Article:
Climate and Weather Reports and Services

NOAA releases database of climate science providers for the Western U.S.

The National Oceanic and Atmospheric Administration (NOAA) recently released its “Climate Services Provider Database,” providing a comprehensive directory of climate service providers in the Western United States. The database can be searched for the type of information or service, such as workshops, decision support tools, vulnerability assessments, or training and education. The site can also be searched by geographic area or sector to find providers that serve that area. This database was created through a partnership between NOAA Western Region Collaboration Team, the NOAA-RISA Western Water Assessment, and the NOAA-RISA Climate Assessment for the Southwest. The database is in pilot form. It is intended to catalog climate service providers in NOAA's Western Region (AZ, CA, CO, ID, MT, NV, NM, OR, UT, WA, and WY).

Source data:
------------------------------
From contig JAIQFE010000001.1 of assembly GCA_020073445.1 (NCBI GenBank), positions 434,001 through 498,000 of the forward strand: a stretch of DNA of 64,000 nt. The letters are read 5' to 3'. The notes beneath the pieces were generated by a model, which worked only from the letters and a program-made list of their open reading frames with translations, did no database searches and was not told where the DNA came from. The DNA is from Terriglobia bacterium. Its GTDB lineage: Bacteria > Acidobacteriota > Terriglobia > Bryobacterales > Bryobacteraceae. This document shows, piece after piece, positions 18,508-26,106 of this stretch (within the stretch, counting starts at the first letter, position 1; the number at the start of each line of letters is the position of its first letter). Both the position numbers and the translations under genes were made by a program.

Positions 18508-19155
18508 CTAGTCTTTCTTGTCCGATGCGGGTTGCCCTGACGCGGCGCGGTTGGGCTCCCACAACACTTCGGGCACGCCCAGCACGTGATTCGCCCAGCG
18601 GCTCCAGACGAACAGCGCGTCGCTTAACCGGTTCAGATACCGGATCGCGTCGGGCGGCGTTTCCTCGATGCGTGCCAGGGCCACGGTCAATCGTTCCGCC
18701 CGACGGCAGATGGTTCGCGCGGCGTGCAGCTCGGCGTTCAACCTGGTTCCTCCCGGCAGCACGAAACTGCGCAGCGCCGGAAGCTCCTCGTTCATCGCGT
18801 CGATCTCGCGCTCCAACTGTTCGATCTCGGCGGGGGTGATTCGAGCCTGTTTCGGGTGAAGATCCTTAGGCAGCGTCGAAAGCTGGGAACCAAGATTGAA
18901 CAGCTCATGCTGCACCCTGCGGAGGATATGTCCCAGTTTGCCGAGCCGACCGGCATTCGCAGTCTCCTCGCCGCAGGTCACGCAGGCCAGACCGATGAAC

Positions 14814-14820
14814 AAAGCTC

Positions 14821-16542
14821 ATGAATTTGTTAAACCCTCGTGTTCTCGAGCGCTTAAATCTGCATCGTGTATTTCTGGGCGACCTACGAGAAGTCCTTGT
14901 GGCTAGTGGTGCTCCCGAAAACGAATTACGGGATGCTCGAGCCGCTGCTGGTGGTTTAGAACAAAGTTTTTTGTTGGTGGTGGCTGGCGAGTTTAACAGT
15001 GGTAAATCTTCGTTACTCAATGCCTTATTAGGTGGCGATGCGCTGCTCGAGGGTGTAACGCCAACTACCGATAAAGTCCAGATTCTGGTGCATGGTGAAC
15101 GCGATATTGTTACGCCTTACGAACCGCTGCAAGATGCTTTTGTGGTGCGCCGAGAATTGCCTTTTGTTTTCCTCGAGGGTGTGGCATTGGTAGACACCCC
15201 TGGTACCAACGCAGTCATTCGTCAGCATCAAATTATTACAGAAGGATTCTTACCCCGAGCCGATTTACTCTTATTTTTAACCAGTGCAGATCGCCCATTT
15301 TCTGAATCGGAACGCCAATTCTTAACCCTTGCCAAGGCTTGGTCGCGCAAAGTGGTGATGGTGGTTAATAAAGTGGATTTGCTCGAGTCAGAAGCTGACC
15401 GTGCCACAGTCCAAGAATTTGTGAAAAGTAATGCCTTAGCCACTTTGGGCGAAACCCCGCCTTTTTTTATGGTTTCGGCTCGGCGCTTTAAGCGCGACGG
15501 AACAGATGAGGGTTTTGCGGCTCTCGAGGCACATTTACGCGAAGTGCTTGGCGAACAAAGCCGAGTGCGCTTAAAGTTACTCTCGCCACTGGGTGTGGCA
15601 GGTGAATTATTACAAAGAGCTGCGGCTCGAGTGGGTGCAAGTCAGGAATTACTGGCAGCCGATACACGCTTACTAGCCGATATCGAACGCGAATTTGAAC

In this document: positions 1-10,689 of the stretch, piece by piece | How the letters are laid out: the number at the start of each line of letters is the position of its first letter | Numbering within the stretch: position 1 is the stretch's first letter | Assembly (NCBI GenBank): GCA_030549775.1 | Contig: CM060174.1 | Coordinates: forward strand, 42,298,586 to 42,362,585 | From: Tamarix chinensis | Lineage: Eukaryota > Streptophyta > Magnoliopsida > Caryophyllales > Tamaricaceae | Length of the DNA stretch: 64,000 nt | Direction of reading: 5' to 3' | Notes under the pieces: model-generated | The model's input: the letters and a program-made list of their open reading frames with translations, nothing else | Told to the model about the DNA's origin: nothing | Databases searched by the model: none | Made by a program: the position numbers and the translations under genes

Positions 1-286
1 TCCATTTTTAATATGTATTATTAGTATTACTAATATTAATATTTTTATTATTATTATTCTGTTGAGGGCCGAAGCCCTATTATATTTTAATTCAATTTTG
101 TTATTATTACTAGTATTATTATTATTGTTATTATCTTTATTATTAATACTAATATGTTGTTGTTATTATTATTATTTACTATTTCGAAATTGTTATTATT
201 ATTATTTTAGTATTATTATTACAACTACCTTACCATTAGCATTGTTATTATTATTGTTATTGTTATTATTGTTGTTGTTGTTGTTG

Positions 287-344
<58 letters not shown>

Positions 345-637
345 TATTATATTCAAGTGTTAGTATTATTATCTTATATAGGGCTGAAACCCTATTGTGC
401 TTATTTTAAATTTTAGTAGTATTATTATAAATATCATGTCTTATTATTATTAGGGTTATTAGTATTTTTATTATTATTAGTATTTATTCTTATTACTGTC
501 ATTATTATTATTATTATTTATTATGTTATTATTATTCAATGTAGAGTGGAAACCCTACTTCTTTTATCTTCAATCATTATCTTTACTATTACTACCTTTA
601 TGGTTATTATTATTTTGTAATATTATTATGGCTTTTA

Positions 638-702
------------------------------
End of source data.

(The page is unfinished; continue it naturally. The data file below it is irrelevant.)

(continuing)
Climate change related changes in extreme rainfall will vary among regions

S. Pfahl, P. A. O’Gorman, E. M. Fischer. 2017. Understanding the regional pattern of projected future changes in extreme precipitation. Nature Climate Change (7) 423–427. DOI: 10.1038/nclimate3287